About 12 years ago I tried Prozac. I’d just moved to Los Angeles from Chicago and I felt out of sorts. I took a sinus medication, which I’m sure affected me strangely (could be my worry talking), and after a day of moroseness, I went to see a psychiatrist. Well, after talking to me for 5 minutes, I swear, he prescribed Prozac and that was that. I took it faithfully for about 3 weeks, not really feeling any different, until one night, I woke up at 12AM in a tizzy. Completely enmeshed in the fight or flight response, my adrenalin pulsed. Hallucinations flashed through my brain, and settled on an image of me in the bathroom slitting my wrists. I’d never ever even once given thought to suicide (I’m too much of a hypochondriac), so this picture startled and confused me. For the next two hours, I battled my body and mind, struggling to keep control. Eventually, thank God, the nightmare passed. I called that crappy psychiatrist the next morning, who assured me it couldn’t be the Prozac and then said, “bye.” No follow up, no nothing. I stopped taking the medicine that day and never experienced that demon fugue state again.
Since then, I’ve tried other things. And each time, I stop taking them. I never notice any appreciable difference and so they seemed a waste. Also, what I put myself through each time I take the medication is sucky. The whole worrying about the side effects, the blah, the blar, the this, the that. Just not worth it.
Anyway, I don’t know why I’m writing this today. I worry about who will read this, and so putting it here in public is part of my self-imposed “treatment.” My husband reads this blog, as do friends who I’d really rather not know about my anxiety. On one hand, it’s embarrassing. I work to construct a happy, normal image for the people who know me, and if I lift the curtain, I can’t help but wonder if I’ll scare people off. On the other hand, there is judgment. I do receive advice from well-meaning friends, who in the end, are more irritated with my “disease,” then anything else. And that blows.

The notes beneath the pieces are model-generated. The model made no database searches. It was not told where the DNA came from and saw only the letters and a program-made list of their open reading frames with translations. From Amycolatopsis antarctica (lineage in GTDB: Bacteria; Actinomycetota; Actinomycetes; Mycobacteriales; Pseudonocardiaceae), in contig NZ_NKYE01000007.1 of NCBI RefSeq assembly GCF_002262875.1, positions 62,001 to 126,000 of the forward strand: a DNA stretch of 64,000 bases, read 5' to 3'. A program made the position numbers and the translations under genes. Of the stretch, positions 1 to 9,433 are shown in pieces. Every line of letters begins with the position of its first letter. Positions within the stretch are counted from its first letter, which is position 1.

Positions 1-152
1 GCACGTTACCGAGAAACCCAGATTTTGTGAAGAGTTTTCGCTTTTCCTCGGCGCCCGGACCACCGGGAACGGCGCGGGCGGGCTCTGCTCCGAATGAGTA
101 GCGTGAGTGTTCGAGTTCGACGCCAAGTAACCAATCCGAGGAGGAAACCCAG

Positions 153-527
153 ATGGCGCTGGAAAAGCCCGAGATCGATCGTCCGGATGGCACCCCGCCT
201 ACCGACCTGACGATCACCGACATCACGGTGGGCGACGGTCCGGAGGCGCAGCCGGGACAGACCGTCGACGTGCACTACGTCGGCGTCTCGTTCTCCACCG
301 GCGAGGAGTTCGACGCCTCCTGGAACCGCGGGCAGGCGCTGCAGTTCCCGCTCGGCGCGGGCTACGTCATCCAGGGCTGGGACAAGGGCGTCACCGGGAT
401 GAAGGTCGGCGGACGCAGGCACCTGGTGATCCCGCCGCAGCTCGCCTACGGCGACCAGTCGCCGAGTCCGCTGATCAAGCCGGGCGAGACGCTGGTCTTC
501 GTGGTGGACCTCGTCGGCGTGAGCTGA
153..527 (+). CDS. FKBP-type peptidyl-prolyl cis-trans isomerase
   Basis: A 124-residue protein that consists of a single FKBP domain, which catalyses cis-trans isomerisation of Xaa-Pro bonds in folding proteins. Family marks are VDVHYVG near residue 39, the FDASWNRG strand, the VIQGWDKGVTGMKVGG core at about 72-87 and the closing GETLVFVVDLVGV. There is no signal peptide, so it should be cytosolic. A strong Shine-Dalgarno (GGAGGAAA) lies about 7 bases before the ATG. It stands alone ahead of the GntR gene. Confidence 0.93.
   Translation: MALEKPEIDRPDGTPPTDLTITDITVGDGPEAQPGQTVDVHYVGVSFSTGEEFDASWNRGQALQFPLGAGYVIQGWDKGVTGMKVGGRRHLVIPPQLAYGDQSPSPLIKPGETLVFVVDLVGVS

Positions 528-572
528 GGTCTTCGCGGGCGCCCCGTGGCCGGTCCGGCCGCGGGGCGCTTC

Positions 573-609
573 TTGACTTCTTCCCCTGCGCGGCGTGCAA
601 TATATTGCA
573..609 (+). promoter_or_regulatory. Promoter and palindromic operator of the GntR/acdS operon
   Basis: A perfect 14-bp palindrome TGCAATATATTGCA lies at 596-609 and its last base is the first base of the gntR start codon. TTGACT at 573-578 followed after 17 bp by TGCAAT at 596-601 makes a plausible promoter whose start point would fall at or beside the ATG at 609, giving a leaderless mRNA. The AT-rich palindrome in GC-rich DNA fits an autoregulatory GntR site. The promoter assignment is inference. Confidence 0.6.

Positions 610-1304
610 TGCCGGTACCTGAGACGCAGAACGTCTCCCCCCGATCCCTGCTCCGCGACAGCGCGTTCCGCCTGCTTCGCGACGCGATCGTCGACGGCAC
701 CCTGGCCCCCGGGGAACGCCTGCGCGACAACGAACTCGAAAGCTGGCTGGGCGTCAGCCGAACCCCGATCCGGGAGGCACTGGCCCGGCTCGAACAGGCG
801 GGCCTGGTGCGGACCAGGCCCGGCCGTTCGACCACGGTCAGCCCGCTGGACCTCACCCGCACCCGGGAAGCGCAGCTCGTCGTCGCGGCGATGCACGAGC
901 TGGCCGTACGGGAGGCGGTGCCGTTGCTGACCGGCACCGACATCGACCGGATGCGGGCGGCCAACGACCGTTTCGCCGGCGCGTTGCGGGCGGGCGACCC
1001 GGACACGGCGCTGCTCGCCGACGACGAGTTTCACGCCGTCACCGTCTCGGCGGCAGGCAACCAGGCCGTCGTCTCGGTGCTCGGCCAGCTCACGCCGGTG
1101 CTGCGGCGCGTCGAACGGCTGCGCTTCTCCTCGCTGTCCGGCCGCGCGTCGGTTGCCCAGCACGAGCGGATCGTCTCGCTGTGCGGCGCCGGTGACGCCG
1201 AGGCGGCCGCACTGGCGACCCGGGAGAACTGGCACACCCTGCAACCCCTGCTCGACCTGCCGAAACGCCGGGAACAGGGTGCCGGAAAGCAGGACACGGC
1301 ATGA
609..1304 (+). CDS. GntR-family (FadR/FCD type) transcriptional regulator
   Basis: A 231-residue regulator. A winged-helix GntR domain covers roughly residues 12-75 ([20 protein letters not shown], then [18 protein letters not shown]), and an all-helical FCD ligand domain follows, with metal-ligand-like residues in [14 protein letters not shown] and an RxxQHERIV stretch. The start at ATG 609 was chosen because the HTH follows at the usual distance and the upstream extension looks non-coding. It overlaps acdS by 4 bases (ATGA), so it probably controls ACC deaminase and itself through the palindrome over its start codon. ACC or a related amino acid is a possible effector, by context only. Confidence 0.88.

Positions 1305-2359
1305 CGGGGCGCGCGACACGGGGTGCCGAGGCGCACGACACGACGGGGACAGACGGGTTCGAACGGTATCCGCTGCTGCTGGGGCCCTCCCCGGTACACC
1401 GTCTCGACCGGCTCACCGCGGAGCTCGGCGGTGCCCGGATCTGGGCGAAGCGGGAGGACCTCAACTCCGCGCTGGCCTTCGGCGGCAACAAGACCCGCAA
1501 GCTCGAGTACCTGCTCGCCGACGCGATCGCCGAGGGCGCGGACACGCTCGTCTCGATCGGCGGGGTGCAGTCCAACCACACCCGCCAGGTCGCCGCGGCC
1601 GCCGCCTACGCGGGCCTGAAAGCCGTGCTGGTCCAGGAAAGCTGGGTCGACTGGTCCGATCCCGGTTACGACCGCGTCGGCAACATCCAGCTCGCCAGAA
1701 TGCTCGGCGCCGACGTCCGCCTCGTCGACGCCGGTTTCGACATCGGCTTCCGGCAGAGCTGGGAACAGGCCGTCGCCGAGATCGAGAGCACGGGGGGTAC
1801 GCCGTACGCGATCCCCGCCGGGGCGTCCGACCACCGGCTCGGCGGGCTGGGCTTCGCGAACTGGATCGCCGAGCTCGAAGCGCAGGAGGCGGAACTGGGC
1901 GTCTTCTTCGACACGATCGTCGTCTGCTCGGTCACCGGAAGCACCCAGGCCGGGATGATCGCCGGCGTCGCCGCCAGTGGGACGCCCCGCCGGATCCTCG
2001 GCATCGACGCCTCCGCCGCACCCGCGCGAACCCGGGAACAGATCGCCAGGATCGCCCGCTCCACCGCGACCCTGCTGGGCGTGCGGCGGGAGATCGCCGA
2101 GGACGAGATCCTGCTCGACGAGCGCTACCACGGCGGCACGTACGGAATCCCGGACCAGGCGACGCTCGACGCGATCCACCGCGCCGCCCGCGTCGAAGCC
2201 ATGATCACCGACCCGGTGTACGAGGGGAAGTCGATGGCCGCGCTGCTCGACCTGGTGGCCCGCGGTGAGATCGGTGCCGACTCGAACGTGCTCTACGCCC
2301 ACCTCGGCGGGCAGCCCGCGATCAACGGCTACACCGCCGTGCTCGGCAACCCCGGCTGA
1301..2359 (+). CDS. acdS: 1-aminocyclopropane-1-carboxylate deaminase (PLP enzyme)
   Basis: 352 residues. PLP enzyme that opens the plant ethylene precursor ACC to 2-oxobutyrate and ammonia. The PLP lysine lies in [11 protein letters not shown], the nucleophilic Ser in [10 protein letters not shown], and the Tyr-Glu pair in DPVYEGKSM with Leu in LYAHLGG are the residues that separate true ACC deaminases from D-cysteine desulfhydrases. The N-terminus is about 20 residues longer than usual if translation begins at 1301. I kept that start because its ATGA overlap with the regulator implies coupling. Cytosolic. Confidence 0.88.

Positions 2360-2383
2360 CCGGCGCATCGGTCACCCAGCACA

Also, I’m crappy at hiding how I feel. I’m quite emotional and moody. (I know some of you are planning a Rock rescue mission right now, my ever-suffering husband MUST be saved!) I can’t write happy happy lovey fakey funny, because it’s not how I feel at the moment. If I were going to post today, it had to be authentic. And there you have the naked truth.
I’m blogging this because in the end, I told myself when I started San Diego Momma, that I’d be me up here in this spot. The good, the bad, the majorly ugly. I’ve had a hard time posting these past few days, because this junk is on my mind, brought on by the fact that my NYC flight is fast approaching, bringing with it my carry-on baggage of fear, anxiety and doom, and I didn’t want to share that because (1) you’ve heard it before; (2) it’s not fun or funny; and (3) it’s so whiny.
So there you have
Will you still be my friends? Tell me true, so I don’t worry so much about it.